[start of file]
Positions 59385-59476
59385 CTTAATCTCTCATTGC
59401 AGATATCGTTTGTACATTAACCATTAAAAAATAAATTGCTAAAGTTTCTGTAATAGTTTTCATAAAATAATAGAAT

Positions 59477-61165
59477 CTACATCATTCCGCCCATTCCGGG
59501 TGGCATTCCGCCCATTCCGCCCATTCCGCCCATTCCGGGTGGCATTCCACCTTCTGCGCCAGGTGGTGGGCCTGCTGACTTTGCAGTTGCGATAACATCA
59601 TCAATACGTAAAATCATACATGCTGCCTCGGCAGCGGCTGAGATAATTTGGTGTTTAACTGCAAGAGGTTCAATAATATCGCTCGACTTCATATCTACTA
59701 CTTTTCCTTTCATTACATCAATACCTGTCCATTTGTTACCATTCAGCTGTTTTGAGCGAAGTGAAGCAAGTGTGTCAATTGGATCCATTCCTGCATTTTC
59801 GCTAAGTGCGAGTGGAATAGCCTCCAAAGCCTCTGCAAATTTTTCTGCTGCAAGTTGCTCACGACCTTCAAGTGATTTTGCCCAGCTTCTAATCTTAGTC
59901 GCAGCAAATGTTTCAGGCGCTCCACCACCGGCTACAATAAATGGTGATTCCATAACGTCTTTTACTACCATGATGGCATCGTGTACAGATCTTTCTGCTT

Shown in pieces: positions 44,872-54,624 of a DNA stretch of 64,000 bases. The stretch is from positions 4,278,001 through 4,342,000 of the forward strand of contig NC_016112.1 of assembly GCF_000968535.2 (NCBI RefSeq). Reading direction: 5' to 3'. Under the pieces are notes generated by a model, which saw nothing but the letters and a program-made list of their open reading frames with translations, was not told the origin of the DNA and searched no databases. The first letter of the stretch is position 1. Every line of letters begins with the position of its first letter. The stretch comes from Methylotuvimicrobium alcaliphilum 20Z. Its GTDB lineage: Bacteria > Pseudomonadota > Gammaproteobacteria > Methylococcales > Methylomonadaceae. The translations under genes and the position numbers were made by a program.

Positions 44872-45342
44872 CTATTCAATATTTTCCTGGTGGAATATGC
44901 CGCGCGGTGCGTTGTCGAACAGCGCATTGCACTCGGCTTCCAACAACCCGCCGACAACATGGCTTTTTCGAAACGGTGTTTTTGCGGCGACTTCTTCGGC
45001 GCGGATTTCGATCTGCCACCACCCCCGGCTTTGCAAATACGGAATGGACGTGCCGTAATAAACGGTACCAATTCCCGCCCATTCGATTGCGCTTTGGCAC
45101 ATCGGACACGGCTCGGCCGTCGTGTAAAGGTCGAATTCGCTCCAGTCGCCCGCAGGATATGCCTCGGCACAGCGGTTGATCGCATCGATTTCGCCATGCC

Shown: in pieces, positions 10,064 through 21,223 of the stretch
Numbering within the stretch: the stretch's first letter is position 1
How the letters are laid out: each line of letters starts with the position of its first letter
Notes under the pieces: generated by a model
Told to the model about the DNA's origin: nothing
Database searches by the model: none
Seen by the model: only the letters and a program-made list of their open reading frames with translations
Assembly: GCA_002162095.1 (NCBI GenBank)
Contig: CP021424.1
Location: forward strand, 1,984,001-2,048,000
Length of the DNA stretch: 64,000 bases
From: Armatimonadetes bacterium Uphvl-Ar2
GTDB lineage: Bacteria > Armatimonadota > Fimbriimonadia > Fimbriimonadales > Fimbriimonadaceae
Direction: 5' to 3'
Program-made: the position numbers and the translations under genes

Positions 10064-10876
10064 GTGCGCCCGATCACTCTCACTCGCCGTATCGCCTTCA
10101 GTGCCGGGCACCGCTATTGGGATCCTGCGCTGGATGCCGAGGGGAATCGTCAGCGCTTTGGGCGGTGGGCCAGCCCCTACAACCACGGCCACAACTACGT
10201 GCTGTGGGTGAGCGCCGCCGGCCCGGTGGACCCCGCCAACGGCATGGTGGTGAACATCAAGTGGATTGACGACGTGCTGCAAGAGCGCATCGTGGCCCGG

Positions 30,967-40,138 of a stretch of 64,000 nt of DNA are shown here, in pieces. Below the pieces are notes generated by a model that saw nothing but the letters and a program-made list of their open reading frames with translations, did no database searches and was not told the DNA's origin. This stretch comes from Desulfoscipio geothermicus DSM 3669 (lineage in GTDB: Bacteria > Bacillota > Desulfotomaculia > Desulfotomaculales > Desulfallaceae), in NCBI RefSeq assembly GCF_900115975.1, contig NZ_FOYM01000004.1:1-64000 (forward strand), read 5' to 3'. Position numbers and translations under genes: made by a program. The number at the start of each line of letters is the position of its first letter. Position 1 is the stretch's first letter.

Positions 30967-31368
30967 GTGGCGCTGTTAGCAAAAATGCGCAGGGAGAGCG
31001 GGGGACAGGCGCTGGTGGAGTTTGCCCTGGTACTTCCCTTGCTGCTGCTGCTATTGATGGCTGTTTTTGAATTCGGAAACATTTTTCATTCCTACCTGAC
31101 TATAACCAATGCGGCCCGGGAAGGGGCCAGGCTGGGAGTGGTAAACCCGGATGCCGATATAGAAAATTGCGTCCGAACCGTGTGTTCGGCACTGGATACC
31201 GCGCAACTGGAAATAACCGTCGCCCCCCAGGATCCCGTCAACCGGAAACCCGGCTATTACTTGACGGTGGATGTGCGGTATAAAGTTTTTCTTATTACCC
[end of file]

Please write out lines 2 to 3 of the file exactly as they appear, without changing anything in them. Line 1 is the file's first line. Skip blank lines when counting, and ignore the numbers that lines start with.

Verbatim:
59385 CTTAATCTCTCATTGC
59401 AGATATCGTTTGTACATTAACCATTAAAAAATAAATTGCTAAAGTTTCTGTAATAGTTTTCATAAAATAATAGAAT